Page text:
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China’s light-speed recovery from the pandemic has reignited the perennial debate about how long the U.S. dollar’s 50-year dominance of global markets can persist.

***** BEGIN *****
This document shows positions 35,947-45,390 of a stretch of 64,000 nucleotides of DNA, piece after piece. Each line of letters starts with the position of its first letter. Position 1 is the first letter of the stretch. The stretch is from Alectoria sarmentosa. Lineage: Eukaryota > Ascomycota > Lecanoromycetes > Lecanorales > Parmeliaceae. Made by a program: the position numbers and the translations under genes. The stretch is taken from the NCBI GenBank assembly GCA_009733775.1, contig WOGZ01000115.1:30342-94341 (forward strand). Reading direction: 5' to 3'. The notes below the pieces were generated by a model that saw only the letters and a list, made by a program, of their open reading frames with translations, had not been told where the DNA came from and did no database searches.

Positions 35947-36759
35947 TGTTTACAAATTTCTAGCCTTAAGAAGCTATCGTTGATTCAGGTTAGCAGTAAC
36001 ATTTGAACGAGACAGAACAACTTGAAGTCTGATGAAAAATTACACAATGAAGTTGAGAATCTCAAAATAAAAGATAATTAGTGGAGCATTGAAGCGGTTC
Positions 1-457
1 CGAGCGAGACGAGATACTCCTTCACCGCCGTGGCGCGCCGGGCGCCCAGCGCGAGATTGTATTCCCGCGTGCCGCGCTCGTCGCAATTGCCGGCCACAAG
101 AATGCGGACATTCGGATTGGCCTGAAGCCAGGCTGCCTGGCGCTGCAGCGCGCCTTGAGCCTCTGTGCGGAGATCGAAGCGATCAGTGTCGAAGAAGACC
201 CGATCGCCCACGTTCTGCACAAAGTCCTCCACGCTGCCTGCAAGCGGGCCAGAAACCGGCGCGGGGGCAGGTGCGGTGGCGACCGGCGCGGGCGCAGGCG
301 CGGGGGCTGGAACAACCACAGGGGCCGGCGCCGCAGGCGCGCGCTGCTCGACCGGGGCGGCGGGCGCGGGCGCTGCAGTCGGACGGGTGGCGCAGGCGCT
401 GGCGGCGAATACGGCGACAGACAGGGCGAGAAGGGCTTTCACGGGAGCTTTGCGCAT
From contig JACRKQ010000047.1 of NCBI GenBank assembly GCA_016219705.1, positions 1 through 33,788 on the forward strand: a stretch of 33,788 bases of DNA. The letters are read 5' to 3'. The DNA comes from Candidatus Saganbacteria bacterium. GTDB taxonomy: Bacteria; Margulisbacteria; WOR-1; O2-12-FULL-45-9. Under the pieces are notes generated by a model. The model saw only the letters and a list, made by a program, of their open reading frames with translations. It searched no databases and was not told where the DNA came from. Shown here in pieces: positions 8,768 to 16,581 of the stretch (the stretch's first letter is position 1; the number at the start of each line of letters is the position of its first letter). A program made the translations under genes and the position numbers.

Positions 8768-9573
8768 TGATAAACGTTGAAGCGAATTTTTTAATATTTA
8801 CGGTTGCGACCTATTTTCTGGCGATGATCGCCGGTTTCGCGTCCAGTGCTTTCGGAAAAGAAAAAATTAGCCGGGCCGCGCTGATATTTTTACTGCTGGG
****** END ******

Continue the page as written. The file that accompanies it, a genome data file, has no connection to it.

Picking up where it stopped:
The U.S.’s struggle to control the coronavirus and revive its economy contrasts sharply with the Asian nation, where growth has roared back. That divergence — which led to the greenback’s worst performance since 2017 as the yuan advanced — has bolstered China’s tilt at dollar hegemony, with investors flocking to onshore assets, trying out the renminbi for trade, and even giving it another look as a reserve currency.

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